Leading Global Investors Call the False Dichotomy Between Economy and Environment “Nonsense”

A top GE executive is calling the political battle between economy and environment “nonsense.”

In a video interview (featured below) at an international clean energy investment conference last week, Mark Vachon, vice president of GE’s successful Ecomagination program, hailed “environmental performance” as a key driver for business.

“There’s this theory that you have to pick one: economics or environmental performance. That’s nonsense. Innovation is the way you can have both,” said Vachon.

GE started the Ecomagination program in 2005 and has since invested more than $5 billion renewable energy, efficiency and smart grid technologies. The company saw such a powerful business case for clean technologies, it plans to double investments in the sector to $10 billion by 2015. According to Vachon, the $85 billion in revenue from cleantech has doubled the performance of the rest of the company’s portfolio.

“Companies that don’t get this, really risk becoming irrelevant to the marketplace. Whether you believe it for climate change or just the markets that are developing, it is our responsibility as businesses to be responsible to the design signal that the world is telling us,” he said.

One of the most important themes moving into America’s national elections is the perceived conflict between the economy and the environment. But leading investors from around the world representing a cumulative portfolio worth trillions of dollars gathered last week in New York City to explain why the two are inextricably linked — calling for strong, consistent government policies that help leverage private investment.

As the rhetorical bombs get tossed back and forth over energy issues in 2012, the business community is hoping to bring a little more sanity and perspective to the debate.

In 2011, global investments in clean energy amounted to $260 billion — bringing cumulative investments since 2004 to over one trillion dollars. Last year was also the first time that investment in renewable energy surpassed fossil fuels.

And this is only the beginning of a very long transition. The International Energy Agency issued a report in 2009 concluding that investments need to reach $37 trillion a year by 2030 in order to avert the worst of global warming. We’re not there yet, however. If we continue on our current path, Bloomberg New Energy Finance projects that we’ll reach about $400 billion in global investments per year by 2020 — still a very impressive figure.

Although leading investors consider clean energy one of the greatest wealth creation opportunities in history, some politicians in Washington — particularly those who think global warming is a hoax — don’t seem to be listening to what the private sector is telling them.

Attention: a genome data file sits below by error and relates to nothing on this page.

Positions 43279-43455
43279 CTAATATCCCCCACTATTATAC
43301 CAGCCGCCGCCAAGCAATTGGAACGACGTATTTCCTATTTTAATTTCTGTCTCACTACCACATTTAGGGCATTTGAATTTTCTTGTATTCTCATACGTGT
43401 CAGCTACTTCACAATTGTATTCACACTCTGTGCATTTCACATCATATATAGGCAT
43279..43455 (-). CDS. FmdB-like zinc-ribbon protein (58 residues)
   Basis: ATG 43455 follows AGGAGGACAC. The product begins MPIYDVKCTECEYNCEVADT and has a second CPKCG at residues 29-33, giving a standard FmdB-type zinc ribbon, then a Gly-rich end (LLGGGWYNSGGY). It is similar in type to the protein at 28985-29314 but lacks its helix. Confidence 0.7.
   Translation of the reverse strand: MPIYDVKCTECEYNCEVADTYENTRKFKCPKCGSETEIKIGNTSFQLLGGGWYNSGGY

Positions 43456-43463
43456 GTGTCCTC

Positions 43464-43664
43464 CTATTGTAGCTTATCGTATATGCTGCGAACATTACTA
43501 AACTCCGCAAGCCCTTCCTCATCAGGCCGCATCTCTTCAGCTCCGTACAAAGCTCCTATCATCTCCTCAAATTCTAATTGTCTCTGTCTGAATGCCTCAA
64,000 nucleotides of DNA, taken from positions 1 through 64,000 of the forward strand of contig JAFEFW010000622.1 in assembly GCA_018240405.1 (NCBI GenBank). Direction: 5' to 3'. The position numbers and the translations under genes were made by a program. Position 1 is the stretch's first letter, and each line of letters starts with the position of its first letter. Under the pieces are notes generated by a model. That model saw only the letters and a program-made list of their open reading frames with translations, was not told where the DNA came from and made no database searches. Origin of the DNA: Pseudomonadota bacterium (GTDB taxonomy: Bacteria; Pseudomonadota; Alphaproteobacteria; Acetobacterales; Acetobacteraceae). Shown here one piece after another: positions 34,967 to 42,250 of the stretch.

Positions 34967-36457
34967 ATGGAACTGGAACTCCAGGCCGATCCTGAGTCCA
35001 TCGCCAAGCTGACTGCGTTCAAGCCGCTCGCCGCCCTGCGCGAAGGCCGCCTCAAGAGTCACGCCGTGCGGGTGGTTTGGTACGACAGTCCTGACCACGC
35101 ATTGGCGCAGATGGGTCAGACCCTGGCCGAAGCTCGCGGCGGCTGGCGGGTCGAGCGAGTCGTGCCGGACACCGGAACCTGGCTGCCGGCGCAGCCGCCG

“Today, investors can deploy capital in a manner that brings them stable returns while also addressing the need for low carbon energy — and that is through the finance of renewable energy projects,” said Bill Green, senior managing director of Macquarie Infrastructure and Real Assets, an asset fund management firm.

“When investors deploy capital into renewable energy projects, they’re investing in proven technologies: solar PV, wind, biomass, geothermal. These technologies can be put to work today. Deals can be structured such so that investors can enjoy virtually bond-like, long-term returns with immediate yield,” said Green in a video interview at last week’s investor conference.

Political leaders like to pride themselves on acting more like business leaders than politicians. But if they actually listened to what the private sector was telling them, sustainability would be a top national priority, not a politically dirty word.

Watch the video below for more interviews from last week’s investor conference:

Related Post:

5 Responses to Leading Global Investors Call the False Dichotomy Between Economy and Environment “Nonsense”

  1. Ken Barrows says:

    While green industry is certainly a rare investment opportunity, looking beyond a couple of decades leads me to the conclusion that global investors are full of it.

    A commmitment to lower global emissions radically is not compatible at all with this “growth” business. And I think most commenters on this site know that.

  2. Mark Shapiro says:

    Energy spending is roughly $4 trillion/year.

    Most of that is fossil fuels. Climate hawks simply want to shift that spending to clean energy — efficiency and renewables — as quickly as possible. That means faster investments in clean energy and efficiency, AND shrinking investments in fossil fuels.

    Faster growth of clean energy comes from better energy policy, technology, and investment.

  3. Charles says:

    This is one of the most effective messages on climate change I have seen. Positive, charting a way forward, showing how national and international governmental agencies can work with business and investors.

    We need more messages like this one. This is effective climate communication.

  4. Bill Goedecke says:

    I agree with Mr. Barrows completely. Aren’t we in a dire situation? We are in trouble.

  5. Chris Shaw says:

    Charles – how do you know it is effective? Doesn’t that need verifying through some empirical metric? Certainly hasn’t convinced me of anything. Calling a technology or energy system ‘clean’ doesn’t make it so. Further, these capitalist discourses reduce all human welfare to the metric ‘avoid terminal climate change’, as if avoiding that outcome equals a happy and flourishing humanity. There is a bit more to it than that I am afraid, such as the negation of hierarchies and giving people true democratic control over their destinies.